The Heresy of Conditional Time Salvation
A nagging heresy reviewed.
BELOVED:-The Old Baptist people have long been troubled with the confusing doctrines of “means of salvation,” “means of grace,” and such like; but not until the present young generation rose up, who assume to be wise above all the fathers, has the confusing and uncertain sound of “conditional time salvation” been trumpeted forth in almost all the camps of Israel. The last ten years this strange and startling blast of trumpets has echoed and reechoed with exciting and bewildering effect, and great has been the widespread confusion and division, where peace and good-will prevailed before. This dividing of salvation, and subdividing it into fragments and parts, partly eternal salvation, and partly time salvation (as the teachers of this yea and nay gospel call it) they boastingly claim, is “rightly dividing the word.” It certainly has a dividing qualify, for it has scattered the flock. Yea, it has brought bitter strife and alienation into the rank and file of the conditional Baptists themselves. Thus has God confounded their language, and they cannot understand one another. And, as did the confused Midianites, they are now falling upon one another in deadly strife. But the remnant according to the election of grace, the little band with their spiritual Gideon, break their earthen pitchers that the light may shine out, and shout, “The sword of the Lord and of Gideon.” By this they conquer, for the Lord fights for them and gives them the victory.
Let us now consider salvation in the light of the Lord as revealed in the word. “If any man speak, let him speak as the oracles of God.” “Salvation” is a Bible term, and it runs all through the divine book, being used very many times, yet it is always the one single, simple word, never plural, complex or compounded. “Salvation.” The plural word, “salvations,” is not in the Holy Bible. This term, “salvations,” so common and popular now, belongs to the literature of a yea and nay gospel, but it is not in the gospel of Christ. This late word, “salvations,” is incomplete without another word, “conditional,” joined to it. For the recent salvations, so much talked of, which depend upon creature obedience, are necessarily conditional. Any conditional salvation is necessarily of works, and entitled to a reward, therefore all conditional salvation is legal, yea and nay, and most uncertain. There is no grace at all in any conditional salvation, because the grace of God is free, unconditional, never sold and never bought. “Now to him that worketh is the reward not reckoned of grace, but of debt.” “And if by grace, then is it no more of works.” All conditional salvation calls for works to obtain it, for something must be done. So grace is entirely excluded from the yea and nay doctrine of conditional salvations. The teachers of conditional salvation have not yet presumed to say the grace of God is conditional, and so all conditionalism is a denial of salvation by grace.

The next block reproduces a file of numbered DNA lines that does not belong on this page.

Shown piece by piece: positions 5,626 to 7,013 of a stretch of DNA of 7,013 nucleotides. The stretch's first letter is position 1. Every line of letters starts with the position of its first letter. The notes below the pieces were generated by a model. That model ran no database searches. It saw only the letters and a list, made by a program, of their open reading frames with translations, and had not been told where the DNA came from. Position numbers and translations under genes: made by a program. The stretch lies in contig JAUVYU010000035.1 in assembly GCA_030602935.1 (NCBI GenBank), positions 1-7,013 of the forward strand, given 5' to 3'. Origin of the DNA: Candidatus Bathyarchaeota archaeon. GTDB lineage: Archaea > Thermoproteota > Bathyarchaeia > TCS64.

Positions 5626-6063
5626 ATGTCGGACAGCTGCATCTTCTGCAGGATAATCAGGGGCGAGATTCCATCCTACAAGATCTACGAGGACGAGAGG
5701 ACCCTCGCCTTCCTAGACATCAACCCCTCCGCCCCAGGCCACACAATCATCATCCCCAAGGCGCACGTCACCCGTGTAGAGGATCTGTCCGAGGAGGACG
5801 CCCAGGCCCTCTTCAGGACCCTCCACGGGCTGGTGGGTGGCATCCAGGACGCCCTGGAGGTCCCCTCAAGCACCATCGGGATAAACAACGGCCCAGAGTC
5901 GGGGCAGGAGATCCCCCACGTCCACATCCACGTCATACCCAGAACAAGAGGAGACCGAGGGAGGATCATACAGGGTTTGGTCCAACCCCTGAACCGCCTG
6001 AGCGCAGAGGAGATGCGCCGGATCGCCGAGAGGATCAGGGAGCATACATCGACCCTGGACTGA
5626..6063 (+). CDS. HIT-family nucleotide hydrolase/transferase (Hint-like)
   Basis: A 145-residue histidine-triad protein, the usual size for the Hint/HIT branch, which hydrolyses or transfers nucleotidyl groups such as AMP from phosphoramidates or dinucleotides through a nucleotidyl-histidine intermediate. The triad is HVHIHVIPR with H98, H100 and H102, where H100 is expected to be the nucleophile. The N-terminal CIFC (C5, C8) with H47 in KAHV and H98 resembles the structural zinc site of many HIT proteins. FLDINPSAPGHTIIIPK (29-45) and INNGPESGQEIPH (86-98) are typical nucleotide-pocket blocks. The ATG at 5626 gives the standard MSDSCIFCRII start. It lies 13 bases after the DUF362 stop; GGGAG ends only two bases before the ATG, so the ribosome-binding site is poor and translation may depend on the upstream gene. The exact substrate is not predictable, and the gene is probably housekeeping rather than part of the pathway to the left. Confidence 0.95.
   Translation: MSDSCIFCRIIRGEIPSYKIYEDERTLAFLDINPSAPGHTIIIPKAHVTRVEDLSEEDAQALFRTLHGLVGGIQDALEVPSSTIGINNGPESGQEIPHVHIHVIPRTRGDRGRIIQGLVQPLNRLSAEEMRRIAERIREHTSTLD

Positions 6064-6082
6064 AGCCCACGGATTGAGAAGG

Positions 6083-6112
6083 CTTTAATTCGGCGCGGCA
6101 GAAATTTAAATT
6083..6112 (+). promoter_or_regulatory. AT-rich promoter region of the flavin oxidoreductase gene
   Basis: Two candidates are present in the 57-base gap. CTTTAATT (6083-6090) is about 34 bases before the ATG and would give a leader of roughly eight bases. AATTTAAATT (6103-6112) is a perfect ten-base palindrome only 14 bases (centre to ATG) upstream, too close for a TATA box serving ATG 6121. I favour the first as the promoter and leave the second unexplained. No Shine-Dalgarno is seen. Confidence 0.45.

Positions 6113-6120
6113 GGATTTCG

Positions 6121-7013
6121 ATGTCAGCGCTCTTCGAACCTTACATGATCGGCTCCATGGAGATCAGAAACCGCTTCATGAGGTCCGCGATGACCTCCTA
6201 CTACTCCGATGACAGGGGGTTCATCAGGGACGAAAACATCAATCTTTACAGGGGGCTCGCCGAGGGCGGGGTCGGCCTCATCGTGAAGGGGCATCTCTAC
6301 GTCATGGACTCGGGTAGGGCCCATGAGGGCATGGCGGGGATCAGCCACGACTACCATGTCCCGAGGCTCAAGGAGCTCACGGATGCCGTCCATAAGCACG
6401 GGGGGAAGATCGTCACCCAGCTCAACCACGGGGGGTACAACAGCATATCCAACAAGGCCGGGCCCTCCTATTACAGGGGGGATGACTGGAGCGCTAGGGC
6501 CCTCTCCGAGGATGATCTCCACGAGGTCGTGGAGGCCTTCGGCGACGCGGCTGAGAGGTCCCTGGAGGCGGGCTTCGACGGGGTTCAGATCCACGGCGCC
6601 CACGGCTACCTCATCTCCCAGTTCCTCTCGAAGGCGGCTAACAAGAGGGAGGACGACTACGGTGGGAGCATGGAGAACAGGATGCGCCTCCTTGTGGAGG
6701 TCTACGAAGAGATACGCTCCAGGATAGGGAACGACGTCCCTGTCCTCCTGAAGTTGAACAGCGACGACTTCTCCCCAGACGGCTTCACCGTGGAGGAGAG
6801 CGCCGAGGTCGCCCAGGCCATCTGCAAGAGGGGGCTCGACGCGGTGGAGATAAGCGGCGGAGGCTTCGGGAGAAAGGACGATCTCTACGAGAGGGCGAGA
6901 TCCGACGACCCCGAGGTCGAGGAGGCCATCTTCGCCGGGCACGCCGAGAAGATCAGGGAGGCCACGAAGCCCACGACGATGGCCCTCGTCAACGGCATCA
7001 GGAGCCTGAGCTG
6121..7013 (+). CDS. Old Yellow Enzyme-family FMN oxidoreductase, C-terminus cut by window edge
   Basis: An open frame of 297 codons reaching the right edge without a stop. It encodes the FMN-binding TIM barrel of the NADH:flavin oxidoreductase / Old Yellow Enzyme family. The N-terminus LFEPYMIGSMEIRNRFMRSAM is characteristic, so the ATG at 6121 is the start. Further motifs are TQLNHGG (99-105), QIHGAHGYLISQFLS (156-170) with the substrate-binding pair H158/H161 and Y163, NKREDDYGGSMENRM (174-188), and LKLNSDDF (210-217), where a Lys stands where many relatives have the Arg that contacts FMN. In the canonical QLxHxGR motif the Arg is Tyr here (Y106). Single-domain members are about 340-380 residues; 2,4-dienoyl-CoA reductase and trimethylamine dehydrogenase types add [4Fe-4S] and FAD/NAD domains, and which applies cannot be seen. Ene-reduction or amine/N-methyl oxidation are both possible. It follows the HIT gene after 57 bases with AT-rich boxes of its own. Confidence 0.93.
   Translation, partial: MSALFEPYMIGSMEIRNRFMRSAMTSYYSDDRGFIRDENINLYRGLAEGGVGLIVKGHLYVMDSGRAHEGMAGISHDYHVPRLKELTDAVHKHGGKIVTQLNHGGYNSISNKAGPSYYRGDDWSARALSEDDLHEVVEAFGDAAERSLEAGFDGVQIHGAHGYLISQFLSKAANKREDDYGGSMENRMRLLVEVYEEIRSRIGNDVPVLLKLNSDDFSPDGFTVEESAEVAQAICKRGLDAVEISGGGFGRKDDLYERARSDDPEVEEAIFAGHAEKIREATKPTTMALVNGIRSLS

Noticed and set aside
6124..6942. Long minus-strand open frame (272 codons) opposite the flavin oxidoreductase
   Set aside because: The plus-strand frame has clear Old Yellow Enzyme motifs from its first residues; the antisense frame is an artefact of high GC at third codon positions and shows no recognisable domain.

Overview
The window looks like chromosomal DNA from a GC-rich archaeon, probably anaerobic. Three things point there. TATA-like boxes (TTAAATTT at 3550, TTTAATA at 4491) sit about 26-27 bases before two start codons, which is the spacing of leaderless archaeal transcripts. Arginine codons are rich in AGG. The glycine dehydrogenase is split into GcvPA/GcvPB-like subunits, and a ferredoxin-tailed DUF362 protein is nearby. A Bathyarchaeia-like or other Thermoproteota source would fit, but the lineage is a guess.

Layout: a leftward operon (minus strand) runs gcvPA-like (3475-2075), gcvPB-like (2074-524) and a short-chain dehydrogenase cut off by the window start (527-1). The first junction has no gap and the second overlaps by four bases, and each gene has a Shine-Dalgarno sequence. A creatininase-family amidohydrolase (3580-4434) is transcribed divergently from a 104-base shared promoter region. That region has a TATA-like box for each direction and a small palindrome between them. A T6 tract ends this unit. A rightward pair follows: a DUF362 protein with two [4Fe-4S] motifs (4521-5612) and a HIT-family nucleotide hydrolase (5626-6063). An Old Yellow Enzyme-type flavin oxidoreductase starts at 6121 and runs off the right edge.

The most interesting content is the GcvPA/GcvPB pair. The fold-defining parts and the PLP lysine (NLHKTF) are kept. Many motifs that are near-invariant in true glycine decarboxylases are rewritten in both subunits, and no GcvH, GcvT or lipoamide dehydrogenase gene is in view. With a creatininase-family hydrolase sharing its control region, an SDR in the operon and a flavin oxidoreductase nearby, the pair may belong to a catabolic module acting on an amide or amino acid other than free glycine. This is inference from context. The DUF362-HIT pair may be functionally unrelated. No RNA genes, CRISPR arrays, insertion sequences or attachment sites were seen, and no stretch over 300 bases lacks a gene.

Conditional Baptists, however, seem to think that they take away the objectionable feature of Arminianism or conditional salvation, by confining it to time, and so they qualify this legal doctrine of salvation by works by inserting the word “time” between the two words, conditional salvation, and make it read, “Conditional time salvation”; that is to say, salvation in time is conditional. If so, then salvation in time is not by grace, nor of the Lord.